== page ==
Finding the perfect match

by Justin O'Dell on November 20, 2014

Hello, world! My name is Justin O’Dell, and I’m one of the server programmers on the Structured Player vs. Player (sPvP) team.

I’m here to talk to you about the upcoming changes to matchmaking and ladder ranking.

To start off, the first thing I should mention is that we’re separating matchmaking from ladder ranking. Previously, your ladder ranking was based on your matchmaking rating. Removing this link gives us far greater control over how the ladder progresses over the course of a season, as well as the hidden variability and volatility seen with the old ladder. More importantly, this change gives us much greater flexibility in both areas, without which many of the following changes would simply not be possible.


Matchmaking is one of my favorite topics, and I’m proud to say that, with your help, we’ve made some really significant additions that will greatly improve the sPvP experience for everyone.

To accomplish this, we decided to move to a score-based search method that takes into consideration several metrics that we believe are important for a match to be fun. We chose a score-based system over other methods because we found that it’s a good compromise between the often competing goals of match quality and short queue times.


At the heart of matchmaking is your Glicko2 matchmaking rating (MMR). This rating helps us match you with other players near the same skill level. Now, in addition to your core rating, we will also keep track of ratings for each profession you play.

By using more than one rating, we hope to encourage you to experiment with other professions you may not play regularly. Are you a really good mesmer? We’ll match you with other great players. Are you an engineer newbie? We’ll find you easier matches while you learn the ropes!


While we firmly believe that a player’s rank doesn’t necessarily match that player’s skill level, it is a pretty good indicator of experience. With that premise in mind, we will now prefer to place you with others near your rank.

Party Size

Since playing with your friends gives you an advantage, we’ll try to keep things fair by matching you with other parties of the same size. Playing with a full team? We’ll prefer matches with other full teams. Playing alone? We’ll prefer to match you with other lone wolves. Even if we can’t find another party of the same size within your skill level, we’ll work to get it as close as possible.

And More

In addition, we’re also taking into consideration team composition, ladder position, and dishonor. Tired of seeing matches with five ham-bow warriors? So are we! We’ll also spice up competition by matching you up with your closest ladder rivals.

Ladder Ranking

Imagine a world where everyone took the saying “It’s not whether you win or lose, it’s how you play the game” seriously. Wouldn’t that be great?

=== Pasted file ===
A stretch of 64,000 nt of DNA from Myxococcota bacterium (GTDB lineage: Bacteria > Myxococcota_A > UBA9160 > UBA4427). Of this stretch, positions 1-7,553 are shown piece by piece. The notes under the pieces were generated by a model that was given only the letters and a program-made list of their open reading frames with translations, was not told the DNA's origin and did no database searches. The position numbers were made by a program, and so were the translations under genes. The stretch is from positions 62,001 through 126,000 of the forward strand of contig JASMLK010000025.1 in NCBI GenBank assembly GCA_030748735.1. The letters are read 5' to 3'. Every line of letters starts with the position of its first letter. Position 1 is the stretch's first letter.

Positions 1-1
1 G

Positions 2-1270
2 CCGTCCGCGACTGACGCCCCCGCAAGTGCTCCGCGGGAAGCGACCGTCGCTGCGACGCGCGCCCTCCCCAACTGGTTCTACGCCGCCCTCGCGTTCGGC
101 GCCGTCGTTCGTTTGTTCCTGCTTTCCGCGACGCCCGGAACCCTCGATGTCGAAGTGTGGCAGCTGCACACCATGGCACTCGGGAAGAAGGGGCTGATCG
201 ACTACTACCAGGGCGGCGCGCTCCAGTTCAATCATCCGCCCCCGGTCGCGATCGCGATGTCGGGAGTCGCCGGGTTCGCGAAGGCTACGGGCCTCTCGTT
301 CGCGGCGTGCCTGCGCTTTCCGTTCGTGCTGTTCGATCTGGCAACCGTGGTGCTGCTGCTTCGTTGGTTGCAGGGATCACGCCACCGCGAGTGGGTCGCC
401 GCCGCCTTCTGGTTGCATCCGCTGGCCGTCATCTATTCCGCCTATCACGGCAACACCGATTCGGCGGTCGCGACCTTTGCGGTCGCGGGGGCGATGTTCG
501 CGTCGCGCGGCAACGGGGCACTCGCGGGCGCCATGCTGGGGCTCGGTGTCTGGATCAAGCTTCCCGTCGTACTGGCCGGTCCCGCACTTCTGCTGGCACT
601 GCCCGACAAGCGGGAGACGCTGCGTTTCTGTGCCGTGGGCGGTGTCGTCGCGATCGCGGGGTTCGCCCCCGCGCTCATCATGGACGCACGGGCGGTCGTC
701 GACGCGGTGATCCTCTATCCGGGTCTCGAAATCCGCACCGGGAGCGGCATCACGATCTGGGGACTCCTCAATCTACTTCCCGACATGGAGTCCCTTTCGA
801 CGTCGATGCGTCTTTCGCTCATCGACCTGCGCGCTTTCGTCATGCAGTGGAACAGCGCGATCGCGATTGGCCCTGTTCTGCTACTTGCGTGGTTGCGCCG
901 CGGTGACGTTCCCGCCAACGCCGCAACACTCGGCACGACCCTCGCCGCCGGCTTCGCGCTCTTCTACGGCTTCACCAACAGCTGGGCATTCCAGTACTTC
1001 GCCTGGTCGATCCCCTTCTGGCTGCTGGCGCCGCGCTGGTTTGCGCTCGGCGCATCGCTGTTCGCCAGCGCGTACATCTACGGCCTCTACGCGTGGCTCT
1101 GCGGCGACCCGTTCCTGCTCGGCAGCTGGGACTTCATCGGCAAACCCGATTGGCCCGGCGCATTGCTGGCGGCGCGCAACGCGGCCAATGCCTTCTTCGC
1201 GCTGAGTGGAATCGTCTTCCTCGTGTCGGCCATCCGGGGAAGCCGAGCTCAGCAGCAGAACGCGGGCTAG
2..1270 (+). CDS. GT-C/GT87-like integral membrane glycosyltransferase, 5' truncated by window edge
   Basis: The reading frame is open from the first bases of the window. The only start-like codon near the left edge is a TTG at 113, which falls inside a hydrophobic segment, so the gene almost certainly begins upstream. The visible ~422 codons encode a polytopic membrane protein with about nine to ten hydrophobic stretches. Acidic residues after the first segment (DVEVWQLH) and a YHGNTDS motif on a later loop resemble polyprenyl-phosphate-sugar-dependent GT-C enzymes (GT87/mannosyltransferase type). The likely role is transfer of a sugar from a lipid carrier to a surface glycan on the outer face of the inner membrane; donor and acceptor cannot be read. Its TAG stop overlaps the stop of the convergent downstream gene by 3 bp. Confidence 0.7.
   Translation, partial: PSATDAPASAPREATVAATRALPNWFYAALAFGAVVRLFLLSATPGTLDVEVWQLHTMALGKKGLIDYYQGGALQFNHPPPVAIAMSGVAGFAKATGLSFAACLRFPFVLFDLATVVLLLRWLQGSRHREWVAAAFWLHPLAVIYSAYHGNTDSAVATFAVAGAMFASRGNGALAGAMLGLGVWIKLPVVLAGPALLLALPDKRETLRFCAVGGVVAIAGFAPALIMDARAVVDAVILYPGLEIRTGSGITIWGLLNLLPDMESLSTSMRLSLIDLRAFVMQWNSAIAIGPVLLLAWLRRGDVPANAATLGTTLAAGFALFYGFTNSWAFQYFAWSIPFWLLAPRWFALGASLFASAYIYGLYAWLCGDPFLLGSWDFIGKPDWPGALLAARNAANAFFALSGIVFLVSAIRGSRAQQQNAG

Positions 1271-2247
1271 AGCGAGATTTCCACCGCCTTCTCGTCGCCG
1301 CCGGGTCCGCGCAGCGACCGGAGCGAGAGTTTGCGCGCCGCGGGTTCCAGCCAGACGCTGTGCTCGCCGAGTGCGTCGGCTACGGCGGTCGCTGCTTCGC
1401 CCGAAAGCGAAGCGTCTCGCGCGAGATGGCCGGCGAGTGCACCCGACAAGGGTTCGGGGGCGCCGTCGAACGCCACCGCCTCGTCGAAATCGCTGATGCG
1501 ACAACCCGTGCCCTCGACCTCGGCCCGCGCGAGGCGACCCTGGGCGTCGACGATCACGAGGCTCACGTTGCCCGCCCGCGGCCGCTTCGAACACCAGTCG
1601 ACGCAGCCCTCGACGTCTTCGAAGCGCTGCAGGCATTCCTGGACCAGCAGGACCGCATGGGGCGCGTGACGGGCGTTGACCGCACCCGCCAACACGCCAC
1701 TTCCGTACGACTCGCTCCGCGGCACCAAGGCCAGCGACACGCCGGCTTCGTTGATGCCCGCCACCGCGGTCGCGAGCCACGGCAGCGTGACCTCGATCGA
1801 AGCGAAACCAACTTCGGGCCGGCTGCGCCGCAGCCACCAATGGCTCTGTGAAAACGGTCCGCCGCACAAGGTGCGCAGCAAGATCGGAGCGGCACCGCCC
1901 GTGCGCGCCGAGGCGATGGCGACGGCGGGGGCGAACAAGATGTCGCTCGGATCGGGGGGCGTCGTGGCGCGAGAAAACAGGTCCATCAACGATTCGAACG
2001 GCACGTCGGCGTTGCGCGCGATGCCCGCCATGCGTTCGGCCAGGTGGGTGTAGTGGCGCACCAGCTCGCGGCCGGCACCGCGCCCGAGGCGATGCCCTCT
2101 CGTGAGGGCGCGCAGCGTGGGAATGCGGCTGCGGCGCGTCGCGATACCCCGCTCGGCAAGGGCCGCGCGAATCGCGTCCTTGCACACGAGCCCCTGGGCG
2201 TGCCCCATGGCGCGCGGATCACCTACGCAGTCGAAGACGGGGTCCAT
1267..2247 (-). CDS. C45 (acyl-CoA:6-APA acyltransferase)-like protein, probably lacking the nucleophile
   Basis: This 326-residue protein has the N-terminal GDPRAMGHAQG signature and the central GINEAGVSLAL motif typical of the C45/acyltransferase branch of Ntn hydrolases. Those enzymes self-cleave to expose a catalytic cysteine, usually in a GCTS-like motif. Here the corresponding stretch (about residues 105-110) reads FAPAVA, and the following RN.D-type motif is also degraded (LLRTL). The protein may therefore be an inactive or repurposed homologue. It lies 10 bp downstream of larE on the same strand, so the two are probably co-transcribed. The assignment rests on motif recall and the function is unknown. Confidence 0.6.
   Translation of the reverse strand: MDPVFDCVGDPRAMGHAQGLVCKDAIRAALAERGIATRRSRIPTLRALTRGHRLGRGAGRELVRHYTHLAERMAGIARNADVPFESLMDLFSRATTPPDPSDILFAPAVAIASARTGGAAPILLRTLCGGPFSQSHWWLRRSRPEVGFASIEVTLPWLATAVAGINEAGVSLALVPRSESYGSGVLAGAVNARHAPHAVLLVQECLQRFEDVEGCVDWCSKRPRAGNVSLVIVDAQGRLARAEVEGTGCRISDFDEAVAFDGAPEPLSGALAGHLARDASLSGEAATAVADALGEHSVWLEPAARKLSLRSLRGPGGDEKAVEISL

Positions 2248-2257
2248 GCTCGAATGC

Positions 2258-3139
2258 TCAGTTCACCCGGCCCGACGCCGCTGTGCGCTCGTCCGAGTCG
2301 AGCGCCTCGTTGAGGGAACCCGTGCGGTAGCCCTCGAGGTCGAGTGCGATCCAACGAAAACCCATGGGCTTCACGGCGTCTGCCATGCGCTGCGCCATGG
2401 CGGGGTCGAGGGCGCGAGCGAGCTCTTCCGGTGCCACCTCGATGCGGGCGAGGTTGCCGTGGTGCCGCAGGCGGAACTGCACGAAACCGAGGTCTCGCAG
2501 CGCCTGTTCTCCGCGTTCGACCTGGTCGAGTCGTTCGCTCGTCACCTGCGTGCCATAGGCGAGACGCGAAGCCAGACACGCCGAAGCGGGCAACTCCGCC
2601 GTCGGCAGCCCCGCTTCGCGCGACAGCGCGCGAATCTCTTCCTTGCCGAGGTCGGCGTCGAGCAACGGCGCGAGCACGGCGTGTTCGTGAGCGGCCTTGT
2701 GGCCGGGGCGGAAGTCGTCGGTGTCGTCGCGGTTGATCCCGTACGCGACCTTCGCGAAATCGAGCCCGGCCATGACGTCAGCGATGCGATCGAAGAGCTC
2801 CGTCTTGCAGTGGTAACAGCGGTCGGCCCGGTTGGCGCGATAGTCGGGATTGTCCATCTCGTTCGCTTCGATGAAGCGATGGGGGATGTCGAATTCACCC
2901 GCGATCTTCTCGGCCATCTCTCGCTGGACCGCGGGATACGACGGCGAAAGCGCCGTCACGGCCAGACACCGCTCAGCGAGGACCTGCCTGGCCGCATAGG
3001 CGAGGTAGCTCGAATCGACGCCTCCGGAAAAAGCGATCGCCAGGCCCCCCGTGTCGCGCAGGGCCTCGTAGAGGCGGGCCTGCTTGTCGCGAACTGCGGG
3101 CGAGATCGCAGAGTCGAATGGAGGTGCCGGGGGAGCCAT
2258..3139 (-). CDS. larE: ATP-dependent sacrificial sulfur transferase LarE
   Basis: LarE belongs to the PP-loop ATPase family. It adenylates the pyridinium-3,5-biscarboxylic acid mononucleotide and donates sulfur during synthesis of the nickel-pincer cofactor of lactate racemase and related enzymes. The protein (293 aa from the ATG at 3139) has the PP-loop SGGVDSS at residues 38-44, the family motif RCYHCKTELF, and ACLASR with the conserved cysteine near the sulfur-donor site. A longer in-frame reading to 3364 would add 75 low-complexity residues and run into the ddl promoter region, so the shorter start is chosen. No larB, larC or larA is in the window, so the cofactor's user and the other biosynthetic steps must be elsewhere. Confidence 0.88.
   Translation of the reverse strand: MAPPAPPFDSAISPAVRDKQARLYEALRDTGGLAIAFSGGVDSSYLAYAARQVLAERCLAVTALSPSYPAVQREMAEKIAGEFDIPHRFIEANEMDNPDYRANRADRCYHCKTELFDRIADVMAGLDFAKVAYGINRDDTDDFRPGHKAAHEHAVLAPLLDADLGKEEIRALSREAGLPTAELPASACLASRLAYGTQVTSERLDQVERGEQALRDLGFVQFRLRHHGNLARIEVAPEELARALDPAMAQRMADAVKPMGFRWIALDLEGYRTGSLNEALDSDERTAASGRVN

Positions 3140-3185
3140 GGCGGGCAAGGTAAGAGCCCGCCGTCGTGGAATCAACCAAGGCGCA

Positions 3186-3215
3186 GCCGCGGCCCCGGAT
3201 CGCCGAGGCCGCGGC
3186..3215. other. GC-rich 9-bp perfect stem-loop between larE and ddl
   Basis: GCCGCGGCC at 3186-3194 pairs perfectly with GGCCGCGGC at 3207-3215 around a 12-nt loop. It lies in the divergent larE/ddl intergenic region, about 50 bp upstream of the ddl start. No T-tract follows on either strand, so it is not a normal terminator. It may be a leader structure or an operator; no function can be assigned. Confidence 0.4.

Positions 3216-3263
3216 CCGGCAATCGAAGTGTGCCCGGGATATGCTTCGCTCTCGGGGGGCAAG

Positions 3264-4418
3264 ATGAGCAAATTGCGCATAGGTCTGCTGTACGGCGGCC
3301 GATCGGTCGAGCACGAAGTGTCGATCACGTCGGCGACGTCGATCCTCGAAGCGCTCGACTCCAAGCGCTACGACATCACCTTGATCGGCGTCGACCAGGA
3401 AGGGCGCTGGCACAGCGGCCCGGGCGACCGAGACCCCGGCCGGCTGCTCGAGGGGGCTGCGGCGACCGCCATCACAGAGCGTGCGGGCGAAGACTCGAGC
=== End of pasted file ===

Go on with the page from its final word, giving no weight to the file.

Ladder ranking is now based on points which are awarded by how well you play the game and how challenging that game was. To this end, we’ve come up with a scoring matrix with two dimensions: odds of victory and final score.

Final Score
0-199 200-299 300-399 400-499 500
Odds of Victory 0-19% -1 0 +1 +2 +3
20-39% -1 -1 0 +1 +2
40-59% -1 -1 -1 0 +1
60-79% -2 -2 -1 0 +1
80-100% -3 -2 -1 0 +1

[1] Winning will always award a minimum of one point.
[2] Deserting will always award the maximum point loss, as if the player’s team had a final score of zero.

Here are some of the benefits:

  • Players are rewarded for playing well, even if they lose the game.
  • Players who play well are rewarded more often than those who have a few lucky matches.
  • Players are given a chance at success and a reason to keep fighting, even if a comeback may not be possible.
  • Players are compensated for uneven matches by increasing rewards with risk.

Now I can hear you asking, “Final score is easy, but how can you predict which team is going to win?”

After crunching some numbers and running simulations, we’ve found the two biggest factors in deciding outcomes are the difference in skill level between the two teams (based on MMR) and the difference in the teams’ maximum party sizes. So we’ve come up with an algorithm that turns those two metrics into odds of winning.

As John mentioned, we are running a test season in December, so we’re looking for your input. After this test, we’ll take another look at the data and continue to experiment, so feel free to stop by the forums and share your thoughts with us!

One More Thing…

To better coordinate with the community, I’ll be maintaining a page on the official Guild Wars 2 wiki that includes most of the technical details for matchmaking, ladders, dishonor, and server configuration, including all the knobs and levers currently in use. This should come in handy, as we now have the ability to tweak matchmaking on the fly. Keep an eye on the wiki page for more details as we make changes in search of a matchmaking sweet spot.

Also, be sure to join me on the Structured Player vs. Player forum for more in-depth discussions and answers to (almost) all of your questions.

Good luck, and have fun!